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Scientology On Trial In Belgium 540

Posted by Soulskill
from the fighting-fire-with-fire dept.
dgharmon sends this news from the Atlantic Wire: "After a years-long legal battle, federal prosecutors in Belgium now believe their investigation is complete enough to charge the Church of Scientology and its leaders as a criminal organization on charges of extortion, fraud, privacy breaches, and the illegal practice of medicine. ... Multiple reports and the group's legal history point to one key factor here: The Belgian government won't charge Scientology for being a cult — authorities are focusing on prosecuting it as a criminal organization. Which is a new twist, as most of the group's many court battles over the years have focused on establishing its legitimacy as a religion. ... The Church of Scientology houses its European headquarters in Brussels, so a ban in Belgium could be crippling to the group — and authorities there seem to know it."
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Scientology On Trial In Belgium

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  • it was (Score:5, Insightful)

    by etash (1907284) on Tuesday January 01, 2013 @02:48PM (#42443135)
    about time this happened. It should be banned EU-wide.
  • This is good, but! (Score:4, Interesting)

    by chthon (580889) on Tuesday January 01, 2013 @02:52PM (#42443187) Homepage Journal

    I think that the Belgian authorities should also try to organise this in a European context (L'union fait la force!).

    Another idea I had: how should crowdsourcing be organised to damage scientology (I refuse them a capital)?

    • by rtb61 (674572)

      Start pushing for extradition of the leaders of scientology for any local prosecutions. Just like any other organised criminal enterprise the focus should be on getting the leaders of the organisation and stripping it's assets. So upon successful prosecution follow up with class action law suits to recover the money, and pay for the damages for the psychological harm caused by the organisation. Even when corrupt US governments turn a blind eye because scientology is profitable and the play ground of US pse

  • by Press2ToContinue (2424598) * on Tuesday January 01, 2013 @02:55PM (#42443245)

    Operation Snow White was the Church of Scientology's name for a conspiracy during the 1970s to purge unfavorable records about Scientology and its founder L. Ron Hubbard. This project included a series of infiltrations and thefts from 136 government agencies, foreign embassies and consulates, as well as private organizations critical of Scientology, carried out by Church members, in more than 30 countries;[1] the single largest infiltration of the United States government in history with up to 5,000 covert agents. This was also the operation that exposed 'Operation Freakout', because this was the case that initiated the US government investigation of the Church.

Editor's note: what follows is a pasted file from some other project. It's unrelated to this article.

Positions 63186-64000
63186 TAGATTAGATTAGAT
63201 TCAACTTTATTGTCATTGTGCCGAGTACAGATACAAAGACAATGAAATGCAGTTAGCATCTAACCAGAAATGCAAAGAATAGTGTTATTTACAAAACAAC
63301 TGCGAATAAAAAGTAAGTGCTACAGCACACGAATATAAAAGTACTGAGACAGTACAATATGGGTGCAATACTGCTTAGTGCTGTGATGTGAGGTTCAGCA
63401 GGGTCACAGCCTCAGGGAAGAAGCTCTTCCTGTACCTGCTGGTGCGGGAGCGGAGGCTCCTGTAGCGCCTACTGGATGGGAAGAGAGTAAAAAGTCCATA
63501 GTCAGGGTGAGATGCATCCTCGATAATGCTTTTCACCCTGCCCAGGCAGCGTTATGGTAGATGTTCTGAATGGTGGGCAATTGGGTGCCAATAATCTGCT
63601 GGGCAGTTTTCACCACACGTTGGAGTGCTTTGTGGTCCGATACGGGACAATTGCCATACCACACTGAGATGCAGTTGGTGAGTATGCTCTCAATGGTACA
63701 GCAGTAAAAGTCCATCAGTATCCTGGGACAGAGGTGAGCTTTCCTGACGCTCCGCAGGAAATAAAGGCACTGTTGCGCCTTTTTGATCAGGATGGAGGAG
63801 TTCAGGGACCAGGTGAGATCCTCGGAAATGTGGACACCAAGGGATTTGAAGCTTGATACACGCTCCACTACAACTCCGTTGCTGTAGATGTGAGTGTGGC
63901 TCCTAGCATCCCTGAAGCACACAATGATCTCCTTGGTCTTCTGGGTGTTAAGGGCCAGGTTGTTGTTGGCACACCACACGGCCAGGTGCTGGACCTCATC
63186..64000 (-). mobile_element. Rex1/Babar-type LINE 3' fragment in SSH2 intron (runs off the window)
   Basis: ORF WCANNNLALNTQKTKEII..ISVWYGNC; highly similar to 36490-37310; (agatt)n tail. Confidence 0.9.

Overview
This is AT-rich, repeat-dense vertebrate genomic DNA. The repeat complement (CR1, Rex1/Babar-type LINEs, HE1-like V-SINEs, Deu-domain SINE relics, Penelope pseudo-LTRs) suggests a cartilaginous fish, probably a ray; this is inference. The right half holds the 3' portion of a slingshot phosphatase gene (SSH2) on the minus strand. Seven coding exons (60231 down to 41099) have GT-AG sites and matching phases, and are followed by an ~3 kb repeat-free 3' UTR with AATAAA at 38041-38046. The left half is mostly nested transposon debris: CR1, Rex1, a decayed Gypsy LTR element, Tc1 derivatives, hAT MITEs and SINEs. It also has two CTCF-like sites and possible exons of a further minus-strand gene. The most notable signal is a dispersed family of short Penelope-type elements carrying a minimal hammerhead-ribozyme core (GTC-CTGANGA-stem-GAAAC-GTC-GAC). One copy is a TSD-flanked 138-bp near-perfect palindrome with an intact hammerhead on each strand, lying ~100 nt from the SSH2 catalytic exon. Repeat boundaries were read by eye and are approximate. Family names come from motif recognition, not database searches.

Under this program, Scientology operatives committed infiltration, wiretapping, and theft of documents in government offices, most notably those of the U.S. Internal Revenue Service. Eleven highly-placed Church executives, including Mary Sue Hubbard (wife of founder L. Ron Hubbard and second-in-command of the organization), pleaded guilty or were convicted in federal court of obstructing justice, burglary of government offices, and theft of documents and government property. The case was United States v. Mary Sue Hubbard et al., 493 F.Supp. 209 (D.D.C. 1979).

    http://en.wikipedia.org/wiki/Operation_Snow_White [wikipedia.org]

  • by fuzzyfuzzyfungus (1223518) on Tuesday January 01, 2013 @02:57PM (#42443261) Journal

    Why(except perhaps for tax purposes) would a group being recognized as a religion or not so recognized be relevant? Both religious and secular organizations are capable of being criminal organizations, or not, and both are capable of using the sort of ethically problematic coercive tactics most commonly associated with cults.

    Certainly, being a well established and respected religion can be very convenient indeed(see also, decades-if-not-more of kiddie rape with near-total impunity); but if you have to fight for recognition as "Well, I guess you technically meet the standards of a 'religion', so we can't legally deny you." you don't automatically acquire the establishment and respect, which are what really count.

    • by Sarten-X (1102295) on Tuesday January 01, 2013 @03:16PM (#42443499) Homepage

      Because the key word "religion" has been a hot issue for so long that it's built into many laws. Employers discriminating against a religion is outlawed, but forbidding membership in a non-religious group may be fine (and the reverse as well... employers often can't only hire one religion, but can mandate union membership). Church property may be exempt from police searches under age-old sanctuary laws. Of course, those taxes you mentioned can also mean a difference of 20-50% in a church budget.

      Much of law is based on categorizing entities. Some categories are governed by this particular set of laws, other categories by a different set. Trying to work entities in to or out of any particular category is therefore a big part of a lawyer's job, and where lawyers get such a reputation for being dishonest.

  • by Kergan (780543) on Tuesday January 01, 2013 @03:00PM (#42443299)

    France has already convicted several senior officials a few years back for crimes such as embezzlement, and contribution to suicide.

    http://en.wikipedia.org/wiki/Scientology_in_France [wikipedia.org]

  • Matters of degree (Score:5, Insightful)

    by scotts13 (1371443) on Tuesday January 01, 2013 @03:11PM (#42443441)

    Not to offend anyone (or, sorry that I WILL) basically every organized religion is wacky. Since they're all based on things that have to be taken on faith, the only difference is how much disbelief the adherents are willing to suspend. Granted, to THIS observer, Scientology (and Mormonism, close behind) are at the far end of the spectrum, but it's a quantitative rather than qualitative difference. Now, practically, the Scientologists appear to present an ongoing danger to society; the Mormons no longer appear harmful.

    • Re:Matters of degree (Score:4, Interesting)

      by b4dc0d3r (1268512) on Tuesday January 01, 2013 @09:58PM (#42446859)

      Completely wrong. The Nigerian scams ask people to take things on faith, and they are not religions. Numerous phishing and other social hack type activities ask for faith.

      Scientology requires it. It you leave, you can't have contact with other members outside of the organization. If you show signs of wanting to leave, they do run-downs on you which are basically brainwashing. And if they can't brainwash you, they got cabinets full of dirt on you ready to share.